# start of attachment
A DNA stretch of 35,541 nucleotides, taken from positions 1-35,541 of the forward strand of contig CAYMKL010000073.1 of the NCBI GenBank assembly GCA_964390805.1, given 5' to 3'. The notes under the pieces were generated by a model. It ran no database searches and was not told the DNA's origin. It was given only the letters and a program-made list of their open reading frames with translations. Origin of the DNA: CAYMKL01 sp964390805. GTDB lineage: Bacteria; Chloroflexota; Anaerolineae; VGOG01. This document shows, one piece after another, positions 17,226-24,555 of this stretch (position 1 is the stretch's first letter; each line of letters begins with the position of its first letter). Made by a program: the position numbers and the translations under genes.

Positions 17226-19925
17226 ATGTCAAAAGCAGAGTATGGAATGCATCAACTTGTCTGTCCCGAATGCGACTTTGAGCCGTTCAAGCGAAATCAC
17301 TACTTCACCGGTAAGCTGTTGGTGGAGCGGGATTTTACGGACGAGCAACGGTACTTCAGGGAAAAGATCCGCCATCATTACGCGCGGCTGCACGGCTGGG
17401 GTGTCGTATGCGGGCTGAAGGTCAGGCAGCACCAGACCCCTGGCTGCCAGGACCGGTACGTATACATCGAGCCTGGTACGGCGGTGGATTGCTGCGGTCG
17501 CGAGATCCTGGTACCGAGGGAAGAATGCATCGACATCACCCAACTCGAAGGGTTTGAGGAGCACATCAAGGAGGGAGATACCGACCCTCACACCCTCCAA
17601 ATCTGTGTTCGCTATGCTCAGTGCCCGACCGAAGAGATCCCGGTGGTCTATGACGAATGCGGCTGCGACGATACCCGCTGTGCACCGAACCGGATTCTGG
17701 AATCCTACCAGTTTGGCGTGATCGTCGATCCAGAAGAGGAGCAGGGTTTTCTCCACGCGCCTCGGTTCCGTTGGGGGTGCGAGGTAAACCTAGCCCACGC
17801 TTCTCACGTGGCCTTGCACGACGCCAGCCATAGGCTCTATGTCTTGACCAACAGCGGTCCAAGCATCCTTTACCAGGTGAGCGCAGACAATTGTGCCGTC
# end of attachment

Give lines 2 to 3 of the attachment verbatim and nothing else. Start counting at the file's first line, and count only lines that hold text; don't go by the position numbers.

Positions 17226-19925
17226 ATGTCAAAAGCAGAGTATGGAATGCATCAACTTGTCTGTCCCGAATGCGACTTTGAGCCGTTCAAGCGAAATCAC